In honor of Halloweek, I thought I’d share a terrifying little tidbit I learned from a great lecture by professor Henry Gilbert. At the 1 hr 14 min mark in the below video he mentions a theory that the really thick crania observed in Homo Erectus may have been an adaptation to the fact that they were bashing each other’s heads in. This is wildly speculative but this might also help explain extreme selection for brain size we see in Erectus, since 1) winning fights requires brain functions like intelligence and physical coordination, 2) head butting people requires a large cranium, 3) some research claims big brains can absorb more insults though this is disputed, and 4) selection for brain size was paralleled by selection for height, which is also useful in combat, especially head butting.
Another point Gilbert makes is that the huge brow ridges of Homo Erectus might be explained by their robust cranium combined with small frontal lobes (compared to modern humans).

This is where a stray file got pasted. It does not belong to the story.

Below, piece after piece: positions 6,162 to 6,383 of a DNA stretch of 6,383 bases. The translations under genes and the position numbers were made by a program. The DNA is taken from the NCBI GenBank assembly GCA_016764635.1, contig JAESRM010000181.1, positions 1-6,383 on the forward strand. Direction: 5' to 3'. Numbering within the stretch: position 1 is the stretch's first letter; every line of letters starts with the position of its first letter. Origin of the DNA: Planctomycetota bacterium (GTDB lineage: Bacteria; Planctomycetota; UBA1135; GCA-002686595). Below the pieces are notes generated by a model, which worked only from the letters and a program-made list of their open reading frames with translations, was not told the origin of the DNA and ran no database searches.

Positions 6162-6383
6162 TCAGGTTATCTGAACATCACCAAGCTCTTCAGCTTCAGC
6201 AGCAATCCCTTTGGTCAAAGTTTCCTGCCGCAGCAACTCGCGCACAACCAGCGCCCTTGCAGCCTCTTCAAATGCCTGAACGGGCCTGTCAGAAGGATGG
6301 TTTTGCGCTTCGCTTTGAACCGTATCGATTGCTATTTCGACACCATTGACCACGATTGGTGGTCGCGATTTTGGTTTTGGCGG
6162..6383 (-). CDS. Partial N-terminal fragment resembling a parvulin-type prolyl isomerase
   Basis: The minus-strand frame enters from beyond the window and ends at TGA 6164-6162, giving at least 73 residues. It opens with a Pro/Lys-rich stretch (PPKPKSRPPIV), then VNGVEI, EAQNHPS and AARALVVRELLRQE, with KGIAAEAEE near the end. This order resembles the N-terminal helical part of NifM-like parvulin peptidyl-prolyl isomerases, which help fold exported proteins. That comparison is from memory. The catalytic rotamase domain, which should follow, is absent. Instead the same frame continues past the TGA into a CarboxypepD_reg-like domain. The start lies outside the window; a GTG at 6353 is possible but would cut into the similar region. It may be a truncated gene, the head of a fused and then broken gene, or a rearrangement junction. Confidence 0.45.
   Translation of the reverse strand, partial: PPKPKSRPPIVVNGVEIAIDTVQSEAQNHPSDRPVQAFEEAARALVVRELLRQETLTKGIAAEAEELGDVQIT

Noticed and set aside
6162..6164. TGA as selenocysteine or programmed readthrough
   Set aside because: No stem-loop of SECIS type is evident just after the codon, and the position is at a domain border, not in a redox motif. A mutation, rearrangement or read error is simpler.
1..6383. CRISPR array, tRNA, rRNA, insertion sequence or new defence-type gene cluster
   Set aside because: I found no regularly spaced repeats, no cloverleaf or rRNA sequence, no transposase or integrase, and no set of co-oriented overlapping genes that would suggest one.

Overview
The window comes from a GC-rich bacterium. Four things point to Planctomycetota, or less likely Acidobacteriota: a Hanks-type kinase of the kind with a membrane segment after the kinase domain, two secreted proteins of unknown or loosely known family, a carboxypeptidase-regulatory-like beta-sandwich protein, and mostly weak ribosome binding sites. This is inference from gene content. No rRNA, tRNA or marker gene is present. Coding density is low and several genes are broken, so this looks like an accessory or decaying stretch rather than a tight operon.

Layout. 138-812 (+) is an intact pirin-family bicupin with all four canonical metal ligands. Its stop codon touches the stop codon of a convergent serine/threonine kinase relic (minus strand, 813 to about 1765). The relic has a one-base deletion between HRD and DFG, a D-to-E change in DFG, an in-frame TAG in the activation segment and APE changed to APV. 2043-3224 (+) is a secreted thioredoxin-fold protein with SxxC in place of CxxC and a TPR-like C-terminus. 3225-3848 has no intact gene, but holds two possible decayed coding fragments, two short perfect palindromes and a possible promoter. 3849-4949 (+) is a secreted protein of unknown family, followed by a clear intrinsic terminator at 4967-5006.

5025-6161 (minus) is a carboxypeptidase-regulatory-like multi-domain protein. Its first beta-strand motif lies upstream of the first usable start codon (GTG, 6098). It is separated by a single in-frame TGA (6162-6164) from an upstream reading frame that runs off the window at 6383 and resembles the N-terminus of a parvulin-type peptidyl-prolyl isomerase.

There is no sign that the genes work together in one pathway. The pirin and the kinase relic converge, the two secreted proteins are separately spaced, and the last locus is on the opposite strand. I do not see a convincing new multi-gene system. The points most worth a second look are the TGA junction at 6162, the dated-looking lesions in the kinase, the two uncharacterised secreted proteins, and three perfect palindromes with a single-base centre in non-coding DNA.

In my last article I discussed the opening scene in 2001: A Space Odyssey, which really emphasized Raymond Dart’s killer ape theory that was popular in the 1960s but has since fallen out of favour, which is a bit surprising given the facts that 1) violence is an obvious selection pressure for intelligence 2) humans are incredibly violent creatures and so are our ape relatives the chimpanzees, and 3) genetic evidence confirms that anatomically modern humans rapidly replaced all other “human” species with only minimal admixture. On the other hand, there isn’t much evidence the replacement was violent, other than a controversial claim that we ate Neanderthals and the fact that caves occupied by Neanderthals were often taken over by modern humans quite rapidly.
One problem with the killer ape theory is that a recent paper claimed that contrary to Gilbert, cranial thickness was not exceptionally extreme in Erectus.